Livyatan Melvillei biting a smaller baleen whale (painting via dino-rider)

Livyatan Melvillei BITING a smaller baleen whale (painting via dino-rider)

Livyatan Melvillei presumably swam the deep blue ocean hunting for seals, dolphins, baleen whales and whatever other sea creature was large enough to command its attention (giant sharks, huge squid, huge fish, and bizarre giant birds?). Like the sperm whale it seems to have had a spermaceti organ in its head although it is unclear if this was used for echolocation, auditory signaling, or aggressive male sexual display (i.e. head-butting).  It must have been quite a (horrifying) sight to see one of these giant monsters biting apart a 10 meter (33 foot) long baleen whale. Sadly, the ever-changing dynamic of ocean life caused the great toothed whale to go extinct at approximately the same time as megalodon, the largest known shark (which was a contemporary of the great whale).  Numerous websites speculate which great animal would have won an ocean duel–which is foolish, since whales are clever animals and thus the obvious victor.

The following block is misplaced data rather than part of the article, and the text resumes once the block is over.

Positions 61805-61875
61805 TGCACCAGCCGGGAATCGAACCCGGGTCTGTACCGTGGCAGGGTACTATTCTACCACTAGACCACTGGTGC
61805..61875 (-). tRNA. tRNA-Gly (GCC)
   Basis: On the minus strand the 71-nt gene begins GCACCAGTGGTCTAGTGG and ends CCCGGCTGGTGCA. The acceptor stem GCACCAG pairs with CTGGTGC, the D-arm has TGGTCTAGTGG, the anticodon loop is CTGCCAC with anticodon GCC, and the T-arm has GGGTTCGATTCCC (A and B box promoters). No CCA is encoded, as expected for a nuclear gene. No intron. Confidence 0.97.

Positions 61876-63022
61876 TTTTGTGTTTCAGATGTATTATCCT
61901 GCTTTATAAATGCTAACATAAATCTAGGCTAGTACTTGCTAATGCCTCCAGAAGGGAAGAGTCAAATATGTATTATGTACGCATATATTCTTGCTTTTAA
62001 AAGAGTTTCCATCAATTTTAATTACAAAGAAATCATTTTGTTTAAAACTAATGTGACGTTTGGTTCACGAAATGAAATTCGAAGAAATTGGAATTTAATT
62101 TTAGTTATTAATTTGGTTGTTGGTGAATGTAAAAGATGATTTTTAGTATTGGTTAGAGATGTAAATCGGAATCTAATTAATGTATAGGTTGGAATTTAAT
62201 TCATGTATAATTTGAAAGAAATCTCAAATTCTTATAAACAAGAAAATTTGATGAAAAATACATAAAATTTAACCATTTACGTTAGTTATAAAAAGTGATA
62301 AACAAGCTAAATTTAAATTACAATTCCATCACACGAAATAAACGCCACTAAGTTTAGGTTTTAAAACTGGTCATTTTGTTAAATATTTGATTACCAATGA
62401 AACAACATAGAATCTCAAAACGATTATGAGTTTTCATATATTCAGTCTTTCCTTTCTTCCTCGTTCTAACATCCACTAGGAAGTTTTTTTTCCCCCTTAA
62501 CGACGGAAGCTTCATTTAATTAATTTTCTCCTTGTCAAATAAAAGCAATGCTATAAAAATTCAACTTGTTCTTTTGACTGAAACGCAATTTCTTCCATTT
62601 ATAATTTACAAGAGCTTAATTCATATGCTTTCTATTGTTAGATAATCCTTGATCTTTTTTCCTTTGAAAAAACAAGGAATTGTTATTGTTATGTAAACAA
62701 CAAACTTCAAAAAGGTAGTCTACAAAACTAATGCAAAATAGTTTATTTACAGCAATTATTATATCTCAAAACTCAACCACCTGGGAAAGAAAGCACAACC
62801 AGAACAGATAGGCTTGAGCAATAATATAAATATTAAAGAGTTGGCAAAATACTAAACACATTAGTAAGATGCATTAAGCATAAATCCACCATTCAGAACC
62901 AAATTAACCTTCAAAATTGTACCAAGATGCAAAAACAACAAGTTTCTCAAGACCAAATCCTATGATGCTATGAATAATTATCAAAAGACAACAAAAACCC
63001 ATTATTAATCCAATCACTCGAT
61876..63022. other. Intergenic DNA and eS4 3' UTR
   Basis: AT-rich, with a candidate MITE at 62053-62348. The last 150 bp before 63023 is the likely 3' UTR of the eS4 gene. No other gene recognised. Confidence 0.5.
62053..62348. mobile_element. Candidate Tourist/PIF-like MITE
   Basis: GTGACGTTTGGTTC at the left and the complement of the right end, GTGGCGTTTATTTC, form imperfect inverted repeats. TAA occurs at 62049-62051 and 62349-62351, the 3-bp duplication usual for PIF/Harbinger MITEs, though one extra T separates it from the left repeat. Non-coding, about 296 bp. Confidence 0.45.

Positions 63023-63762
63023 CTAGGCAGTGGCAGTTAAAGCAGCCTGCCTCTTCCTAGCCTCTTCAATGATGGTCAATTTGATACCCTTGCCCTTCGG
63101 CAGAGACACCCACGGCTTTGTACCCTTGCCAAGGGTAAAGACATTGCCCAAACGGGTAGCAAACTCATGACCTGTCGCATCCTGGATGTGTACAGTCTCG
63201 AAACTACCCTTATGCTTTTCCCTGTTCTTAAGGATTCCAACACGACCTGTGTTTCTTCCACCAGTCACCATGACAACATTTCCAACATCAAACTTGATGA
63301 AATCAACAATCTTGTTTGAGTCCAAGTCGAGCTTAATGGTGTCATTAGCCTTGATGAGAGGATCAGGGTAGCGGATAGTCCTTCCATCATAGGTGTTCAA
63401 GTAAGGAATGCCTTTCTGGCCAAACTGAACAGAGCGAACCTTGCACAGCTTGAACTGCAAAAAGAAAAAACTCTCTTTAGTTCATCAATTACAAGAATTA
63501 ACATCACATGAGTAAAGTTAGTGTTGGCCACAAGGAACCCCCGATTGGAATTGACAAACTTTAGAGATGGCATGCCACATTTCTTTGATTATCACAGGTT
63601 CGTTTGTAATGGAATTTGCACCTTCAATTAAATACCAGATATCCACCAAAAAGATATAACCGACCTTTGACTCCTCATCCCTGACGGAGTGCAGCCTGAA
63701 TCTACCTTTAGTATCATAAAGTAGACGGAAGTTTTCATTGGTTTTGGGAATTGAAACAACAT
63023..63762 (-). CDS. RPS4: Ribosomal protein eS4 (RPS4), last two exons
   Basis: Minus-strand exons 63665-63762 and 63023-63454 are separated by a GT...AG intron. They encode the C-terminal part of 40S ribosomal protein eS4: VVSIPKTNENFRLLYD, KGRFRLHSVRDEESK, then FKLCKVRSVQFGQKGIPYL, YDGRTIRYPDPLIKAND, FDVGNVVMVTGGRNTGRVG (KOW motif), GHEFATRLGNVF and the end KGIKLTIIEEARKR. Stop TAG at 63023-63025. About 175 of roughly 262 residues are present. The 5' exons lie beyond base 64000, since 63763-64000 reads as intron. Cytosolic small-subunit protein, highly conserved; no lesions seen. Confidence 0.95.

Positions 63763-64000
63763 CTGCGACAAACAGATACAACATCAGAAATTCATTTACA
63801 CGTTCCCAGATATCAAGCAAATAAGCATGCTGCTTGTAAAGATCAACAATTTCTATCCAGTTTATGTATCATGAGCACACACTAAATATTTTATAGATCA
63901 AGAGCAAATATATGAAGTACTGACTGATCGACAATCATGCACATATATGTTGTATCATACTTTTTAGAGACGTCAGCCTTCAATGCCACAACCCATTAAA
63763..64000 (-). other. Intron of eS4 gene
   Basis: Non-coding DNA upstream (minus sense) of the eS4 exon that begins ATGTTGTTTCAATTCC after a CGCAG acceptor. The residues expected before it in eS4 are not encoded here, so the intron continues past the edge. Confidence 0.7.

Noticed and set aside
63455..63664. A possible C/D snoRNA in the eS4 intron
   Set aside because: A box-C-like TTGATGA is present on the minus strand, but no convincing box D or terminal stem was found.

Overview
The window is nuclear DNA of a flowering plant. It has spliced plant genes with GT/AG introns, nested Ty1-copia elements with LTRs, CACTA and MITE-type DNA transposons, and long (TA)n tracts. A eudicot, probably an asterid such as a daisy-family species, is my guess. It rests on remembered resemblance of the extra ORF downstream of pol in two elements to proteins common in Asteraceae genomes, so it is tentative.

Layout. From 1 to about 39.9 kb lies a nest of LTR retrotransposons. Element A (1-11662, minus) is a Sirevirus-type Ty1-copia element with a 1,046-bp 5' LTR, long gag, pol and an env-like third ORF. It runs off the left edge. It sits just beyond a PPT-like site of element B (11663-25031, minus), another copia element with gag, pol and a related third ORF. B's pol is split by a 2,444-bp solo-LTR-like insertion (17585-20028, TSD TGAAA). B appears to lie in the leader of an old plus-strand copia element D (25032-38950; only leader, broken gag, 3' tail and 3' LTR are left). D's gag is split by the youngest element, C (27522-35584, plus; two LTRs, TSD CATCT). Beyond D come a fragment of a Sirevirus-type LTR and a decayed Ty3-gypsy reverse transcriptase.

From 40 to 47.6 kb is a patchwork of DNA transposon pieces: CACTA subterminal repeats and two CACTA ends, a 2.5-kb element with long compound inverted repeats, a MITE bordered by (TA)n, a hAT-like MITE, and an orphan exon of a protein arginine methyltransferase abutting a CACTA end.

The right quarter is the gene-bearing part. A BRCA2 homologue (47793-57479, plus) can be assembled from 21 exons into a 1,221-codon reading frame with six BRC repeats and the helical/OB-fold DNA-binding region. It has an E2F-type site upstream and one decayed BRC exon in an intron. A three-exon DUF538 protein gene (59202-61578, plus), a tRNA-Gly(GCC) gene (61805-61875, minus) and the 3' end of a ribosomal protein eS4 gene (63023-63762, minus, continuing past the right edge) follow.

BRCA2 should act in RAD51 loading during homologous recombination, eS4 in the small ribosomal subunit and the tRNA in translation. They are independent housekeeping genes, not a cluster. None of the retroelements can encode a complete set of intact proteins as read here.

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Zebra Turkeyfish (Dendrochirus zebra)

Zebra Turkeyfish (Dendrochirus zebra)

At present, I am in no danger of coming into ownership of a yacht, but if I had one I kow what I would name it–the “Turkeyfish” a magnificent combination of my favorite bird and a lovely fish.  But “turkeyfish” is not just a funny portmanteau or an impossible chimera, there are actual turkeyfish swimming the world’s waters.

The Two-spot Turkeyfish (Dendrochirus biocellatus)